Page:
My Chanukah miracle: producing the musical presentation for the 2008 White House Chanukah celebration -- in eight days. I attended and performed with Kol Zimra, the only music group to entertain at two White House Menorah lighting ceremonies, the first in 2004, where we also led the first ever traditional Jewish Hora dance on the State Floor.
Observations and highlights from singing at the White House:
When the White House calls your cell phone, the only number that appears on your readout is 202. (God must be 101.)
When the guy on the other line identifies himself as the White House and invites you to perform for the First Family, members of Congress and the Cabinet, and national leaders of your community, you must stifle the urge to say, "Very funny, Dave, quit kidding around."
White House staffers are professional, punctual and work overtime to be accommodating.
When they can't be accommodating, joking with them about lifting souvenirs from the Lincoln bedroom is not funny.
The White House does their doctrinal homework, from mastering esoteric nuances of Jewish liturgy, like how to recite the Chanukah blessings without taking the Lord's name in vain because the Jewish holiday is not actually beginning for another week; to Kashering (ritually cleansing) the entire White House kitchen, a laudable undertaking the First Lady instituted to make everyone feel equally at home. (In an incident I witnessed in 2004, signage identifying only select foods as Kosher was removed prematurely, leading Orthodox Jews to partake of remarkably authentic-tasting "imitation non-Kosher" food. Major Oy Vey.)
You know how, behind the iron fence, there are those steps between huge white pillars, leading up to the front of the White House? That's where I entered. Too. Cool. Walking in, my wife felt like Cinderella (and I like the Prince).
The front door of the White House opens directly into the Grand Foyer, a hall about the size of the Oval Office perpendicular to the main hallway and equidistant from rectangular dining rooms above the east and west wings where the party would later take place. The interior of the White House positively glows golden at holiday time. Guests are given remarkably free rein to wonder the White House. The White House floors are very shiny.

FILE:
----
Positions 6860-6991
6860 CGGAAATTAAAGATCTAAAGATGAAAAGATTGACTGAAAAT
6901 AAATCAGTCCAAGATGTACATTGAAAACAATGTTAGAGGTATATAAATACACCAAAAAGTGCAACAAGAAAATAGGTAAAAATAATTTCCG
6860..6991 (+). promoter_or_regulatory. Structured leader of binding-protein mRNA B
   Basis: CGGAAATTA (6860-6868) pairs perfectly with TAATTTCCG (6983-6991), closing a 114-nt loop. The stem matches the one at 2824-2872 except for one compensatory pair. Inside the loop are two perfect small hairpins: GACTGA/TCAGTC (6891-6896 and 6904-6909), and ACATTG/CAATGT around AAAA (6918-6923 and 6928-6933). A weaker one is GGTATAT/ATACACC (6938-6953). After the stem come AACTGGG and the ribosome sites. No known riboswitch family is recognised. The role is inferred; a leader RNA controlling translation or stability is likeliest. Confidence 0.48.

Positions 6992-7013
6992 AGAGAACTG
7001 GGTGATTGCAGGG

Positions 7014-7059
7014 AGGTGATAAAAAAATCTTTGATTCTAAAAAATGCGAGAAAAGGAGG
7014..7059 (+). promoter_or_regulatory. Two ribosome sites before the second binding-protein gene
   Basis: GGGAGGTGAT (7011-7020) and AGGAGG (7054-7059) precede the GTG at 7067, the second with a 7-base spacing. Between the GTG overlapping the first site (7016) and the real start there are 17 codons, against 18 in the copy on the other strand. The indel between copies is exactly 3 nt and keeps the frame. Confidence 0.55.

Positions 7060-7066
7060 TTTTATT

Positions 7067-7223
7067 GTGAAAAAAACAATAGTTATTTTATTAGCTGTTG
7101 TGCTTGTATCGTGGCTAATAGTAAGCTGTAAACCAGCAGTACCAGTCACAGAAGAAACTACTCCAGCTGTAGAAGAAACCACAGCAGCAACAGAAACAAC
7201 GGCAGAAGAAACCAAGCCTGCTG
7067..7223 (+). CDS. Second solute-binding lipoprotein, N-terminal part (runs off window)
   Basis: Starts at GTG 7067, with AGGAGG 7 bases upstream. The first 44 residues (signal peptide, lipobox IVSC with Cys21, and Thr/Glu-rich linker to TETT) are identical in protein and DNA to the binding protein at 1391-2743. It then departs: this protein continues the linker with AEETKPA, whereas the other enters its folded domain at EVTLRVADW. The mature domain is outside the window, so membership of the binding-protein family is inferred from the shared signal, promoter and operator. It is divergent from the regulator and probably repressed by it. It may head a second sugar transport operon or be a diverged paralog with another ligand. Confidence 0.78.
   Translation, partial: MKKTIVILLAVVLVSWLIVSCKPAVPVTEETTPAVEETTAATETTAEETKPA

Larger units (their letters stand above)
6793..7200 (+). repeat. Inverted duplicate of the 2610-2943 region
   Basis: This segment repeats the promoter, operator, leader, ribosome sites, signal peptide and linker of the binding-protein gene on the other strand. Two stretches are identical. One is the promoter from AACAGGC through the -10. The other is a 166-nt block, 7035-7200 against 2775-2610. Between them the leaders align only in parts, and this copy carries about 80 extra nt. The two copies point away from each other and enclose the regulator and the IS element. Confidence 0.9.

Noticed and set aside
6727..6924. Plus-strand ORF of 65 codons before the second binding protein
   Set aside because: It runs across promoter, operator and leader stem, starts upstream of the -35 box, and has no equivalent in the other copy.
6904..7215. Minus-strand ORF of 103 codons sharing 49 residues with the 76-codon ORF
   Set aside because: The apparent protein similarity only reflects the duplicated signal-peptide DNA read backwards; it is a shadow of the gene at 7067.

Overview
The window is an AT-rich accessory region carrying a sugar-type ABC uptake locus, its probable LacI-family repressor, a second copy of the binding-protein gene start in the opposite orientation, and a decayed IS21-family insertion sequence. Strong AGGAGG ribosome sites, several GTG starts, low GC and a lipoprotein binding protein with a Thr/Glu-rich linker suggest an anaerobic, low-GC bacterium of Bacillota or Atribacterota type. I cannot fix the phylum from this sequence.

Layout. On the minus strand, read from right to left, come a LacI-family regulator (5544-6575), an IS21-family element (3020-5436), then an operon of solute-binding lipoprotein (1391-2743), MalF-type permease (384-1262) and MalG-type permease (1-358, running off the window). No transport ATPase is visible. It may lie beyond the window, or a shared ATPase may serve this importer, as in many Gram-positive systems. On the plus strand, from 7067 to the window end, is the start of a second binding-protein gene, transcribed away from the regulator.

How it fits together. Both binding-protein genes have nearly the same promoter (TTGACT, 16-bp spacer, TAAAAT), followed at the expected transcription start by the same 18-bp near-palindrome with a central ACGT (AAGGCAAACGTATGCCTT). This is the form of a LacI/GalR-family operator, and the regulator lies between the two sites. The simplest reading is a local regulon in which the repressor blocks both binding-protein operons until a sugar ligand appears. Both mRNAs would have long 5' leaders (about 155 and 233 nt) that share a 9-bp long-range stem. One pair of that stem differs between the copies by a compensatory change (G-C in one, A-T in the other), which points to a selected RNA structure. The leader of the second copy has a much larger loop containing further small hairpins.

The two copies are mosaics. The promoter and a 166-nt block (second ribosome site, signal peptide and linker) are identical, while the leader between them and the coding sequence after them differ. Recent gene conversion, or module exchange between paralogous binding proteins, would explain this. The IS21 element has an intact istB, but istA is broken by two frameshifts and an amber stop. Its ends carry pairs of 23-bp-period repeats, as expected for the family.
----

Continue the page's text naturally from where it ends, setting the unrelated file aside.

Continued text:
Watching from the outdoor patio overlooking the Rose Garden as the procession of helicopters carrying the President of the United States (his is the second one) banks past the Washington Monument, touches down on the South Lawn and the President disembarks is heady stuff. (The President was returning from his final visit to Iraq.) Everyone applauds.
From a podium adorned with the Presidential seal, the President addressed rows of guests seats on the State Floor, with prepared remarks about how the story of Chanukah is special for him.
The traditional Menorah candelabra was perched on the red-carpeted landing of the stairway leading up to the private upper floor (where Barack and Michelle Obama had recently toured the family residence) and was lit by the grandsons of Harry Truman, the president who recognized the State of Israel, and David Ben-Gurion, the Jewish State's first Prime Minister.
The Kol Zimra ensemble of 15 performers sang an energetic Chanukah medley, highlighting popular Hebrew selections, per the White House's special request, and building up to a rousing original composition that I co-authored called "Thank You (The Chanukah Anthem)," which weaves the traditional Chanukah songs into the concluding refrain. It rocked. President Bush's musical rhythm is as well-timed as his shoe-ducking.
Thunderous applause for your performance from the First Family, members of Congress and the Cabinet, and national leaders of your community feels very validating -- and humbling. You might say we brought the (White) house down. You might say.
I don't get nervous performing in front of the President -- even when blanking on a line of lyrics to the song I'd just written. Seriously. (I made something up on the spot that filled the space.)
White House food is outstanding. I kid you not, if you ever go, leave yourself an extra hour just to eat.
You can sit on the Red Room furniture, some of which is centuries old. You can sit and eat on the Red Room furniture. There're no yellowing plastic covers on the Red Room furniture. (My Bubbe is having palpitation fits from the grave.)
The First Family poses for something like a hundred photos an hour at holiday parties. Up close, the First Family looks regal, albeit lined and very, very tired. VIP guests are approachable -- and candid. When I was asking "The Architect" about his new role as a fair and balanced cable news analyst, another guest interjected, "Yeah, what is this bi-partisan Horsepucky?" (Said guest didn't use the word Horsepucky.)
Kol Zimra led guests in our second-ever Hora circle dance on the State Floor, first accompanied by the Marine Band and then a capella, with an impromptu medley of popular Jewish songs. (Note to self: expand Marine Band's Jewish repertoire beyond Hava Nagilla.) The White House floors stay very shiny.
I feel honored and privileged to represent the Jewish people -- treated as outsiders (to put it charitably) by most citizens, never mind leaders, of the world for 2000 years -- to celebrate the Festival of Lights, Chanukah, in the home of the leader of the land of the Free and the Brave.
My Bubbe, she would be kvelling.
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